This project examines young people's different sources of sexual knowledge, and how this affects
their sexual culture.
Through analysis and interpretation of focus group interviews comprised of six high school
students in the age of 17 to 19, it is concluded that young people primarily obtain knowledge
of sex from social media and friends and also, to some extend, from sex education, family,
and pornography. Based on extensive studies and statistics as well as theories conceived by
Anthony Giddens, Erving Goffman and Thomas Ziehe, this project illuminates several ways
in which sexual culture of youth is affected by development of modern society.
The project concludes that young people do not attain their primary knowledge on sex from
sex education, but instead from sources based on secondary experience. The fact that components
of pornography, such as nudity and sexual references, have become part of mainstream
culture has impacted their understanding and perception of their own sexual culture. This has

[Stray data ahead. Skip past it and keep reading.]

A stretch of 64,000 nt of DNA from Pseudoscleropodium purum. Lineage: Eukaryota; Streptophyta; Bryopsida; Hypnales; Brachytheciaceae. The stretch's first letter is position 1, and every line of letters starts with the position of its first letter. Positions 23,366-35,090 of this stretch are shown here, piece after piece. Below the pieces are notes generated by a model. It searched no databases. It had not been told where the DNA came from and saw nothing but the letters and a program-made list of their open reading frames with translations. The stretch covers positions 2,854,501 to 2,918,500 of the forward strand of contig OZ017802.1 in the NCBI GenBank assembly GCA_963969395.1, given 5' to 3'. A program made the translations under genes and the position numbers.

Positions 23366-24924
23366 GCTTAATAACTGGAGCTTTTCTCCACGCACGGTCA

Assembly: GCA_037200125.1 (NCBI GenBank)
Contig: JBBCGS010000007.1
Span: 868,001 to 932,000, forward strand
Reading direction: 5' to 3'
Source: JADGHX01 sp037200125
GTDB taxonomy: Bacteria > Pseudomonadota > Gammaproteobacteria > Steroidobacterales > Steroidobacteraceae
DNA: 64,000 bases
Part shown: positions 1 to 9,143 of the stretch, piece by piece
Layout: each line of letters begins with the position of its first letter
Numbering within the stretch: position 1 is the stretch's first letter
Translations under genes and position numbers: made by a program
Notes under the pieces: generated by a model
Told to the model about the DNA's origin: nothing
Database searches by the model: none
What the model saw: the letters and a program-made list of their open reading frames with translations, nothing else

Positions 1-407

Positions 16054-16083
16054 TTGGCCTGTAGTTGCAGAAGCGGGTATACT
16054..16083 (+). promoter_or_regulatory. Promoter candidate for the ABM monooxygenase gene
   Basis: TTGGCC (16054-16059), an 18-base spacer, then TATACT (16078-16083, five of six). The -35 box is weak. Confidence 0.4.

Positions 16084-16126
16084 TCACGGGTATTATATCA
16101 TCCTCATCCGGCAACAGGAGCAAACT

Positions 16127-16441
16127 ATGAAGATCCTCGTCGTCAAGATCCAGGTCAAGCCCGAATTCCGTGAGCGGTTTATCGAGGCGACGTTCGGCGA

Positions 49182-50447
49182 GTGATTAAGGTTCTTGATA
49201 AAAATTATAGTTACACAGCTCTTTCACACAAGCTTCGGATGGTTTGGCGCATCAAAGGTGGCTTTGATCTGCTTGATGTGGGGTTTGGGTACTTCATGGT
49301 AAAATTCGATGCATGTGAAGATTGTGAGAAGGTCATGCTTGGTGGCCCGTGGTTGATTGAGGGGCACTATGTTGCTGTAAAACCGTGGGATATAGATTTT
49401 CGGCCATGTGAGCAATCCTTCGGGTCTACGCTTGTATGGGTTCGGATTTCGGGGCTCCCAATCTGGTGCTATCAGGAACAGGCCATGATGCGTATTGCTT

led to youth perceiving their own culture differently than it actually is according to studies
and statistics. Furthermore, young people have expectations to themselves and others, for instance
caused by peer pressure and the fear of not meeting general sexual expectations of
youth; especially prior to their sexual debut. As a result of society's focus on the individual's
responsibility of own life, there is a tendency towards slut- and victim-shaming instead of
placing guilt on the offender.
In conclusion, the insufficient sex education has led to insufficient knowledge which has generated
a sexual culture that lacks basic comprehension of concepts such as consent and personal
|Uddannelser||Basis - Humanistisk Bacheloruddannelse, (Bachelor uddannelse) Basis|
|Vejledere||Alexander Ahrenkiel Bendt Støvelbæk|